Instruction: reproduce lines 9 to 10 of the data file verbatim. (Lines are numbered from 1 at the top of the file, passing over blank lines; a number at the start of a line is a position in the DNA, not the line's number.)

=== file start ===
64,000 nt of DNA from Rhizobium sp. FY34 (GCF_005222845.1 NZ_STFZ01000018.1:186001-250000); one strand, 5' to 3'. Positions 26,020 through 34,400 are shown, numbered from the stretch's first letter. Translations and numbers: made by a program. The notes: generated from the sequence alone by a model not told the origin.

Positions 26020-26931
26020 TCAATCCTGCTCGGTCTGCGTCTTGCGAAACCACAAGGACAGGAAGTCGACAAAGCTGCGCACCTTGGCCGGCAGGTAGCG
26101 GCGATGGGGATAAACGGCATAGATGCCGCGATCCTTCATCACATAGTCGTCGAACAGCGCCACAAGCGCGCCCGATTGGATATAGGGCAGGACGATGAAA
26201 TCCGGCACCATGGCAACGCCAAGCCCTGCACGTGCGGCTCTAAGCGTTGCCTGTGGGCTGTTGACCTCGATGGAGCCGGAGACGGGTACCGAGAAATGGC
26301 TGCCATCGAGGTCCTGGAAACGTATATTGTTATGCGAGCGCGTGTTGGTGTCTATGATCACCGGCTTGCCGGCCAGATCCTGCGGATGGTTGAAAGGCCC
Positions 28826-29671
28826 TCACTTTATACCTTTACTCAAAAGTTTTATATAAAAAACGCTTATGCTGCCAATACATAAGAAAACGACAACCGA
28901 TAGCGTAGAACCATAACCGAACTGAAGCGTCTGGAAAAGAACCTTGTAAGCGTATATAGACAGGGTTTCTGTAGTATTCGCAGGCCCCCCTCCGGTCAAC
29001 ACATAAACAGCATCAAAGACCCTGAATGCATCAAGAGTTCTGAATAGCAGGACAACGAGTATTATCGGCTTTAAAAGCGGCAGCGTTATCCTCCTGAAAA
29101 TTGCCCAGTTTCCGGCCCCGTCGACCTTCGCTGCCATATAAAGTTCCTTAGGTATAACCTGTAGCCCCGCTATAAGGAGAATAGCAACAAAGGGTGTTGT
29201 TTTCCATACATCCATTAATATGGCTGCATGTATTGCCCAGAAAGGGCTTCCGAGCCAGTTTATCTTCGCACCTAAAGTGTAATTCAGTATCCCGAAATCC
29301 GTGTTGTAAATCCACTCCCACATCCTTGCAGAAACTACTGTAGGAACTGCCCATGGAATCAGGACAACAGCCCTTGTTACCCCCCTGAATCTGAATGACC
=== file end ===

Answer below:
28901 TAGCGTAGAACCATAACCGAACTGAAGCGTCTGGAAAAGAACCTTGTAAGCGTATATAGACAGGGTTTCTGTAGTATTCGCAGGCCCCCCTCCGGTCAAC
29001 ACATAAACAGCATCAAAGACCCTGAATGCATCAAGAGTTCTGAATAGCAGGACAACGAGTATTATCGGCTTTAAAAGCGGCAGCGTTATCCTCCTGAAAA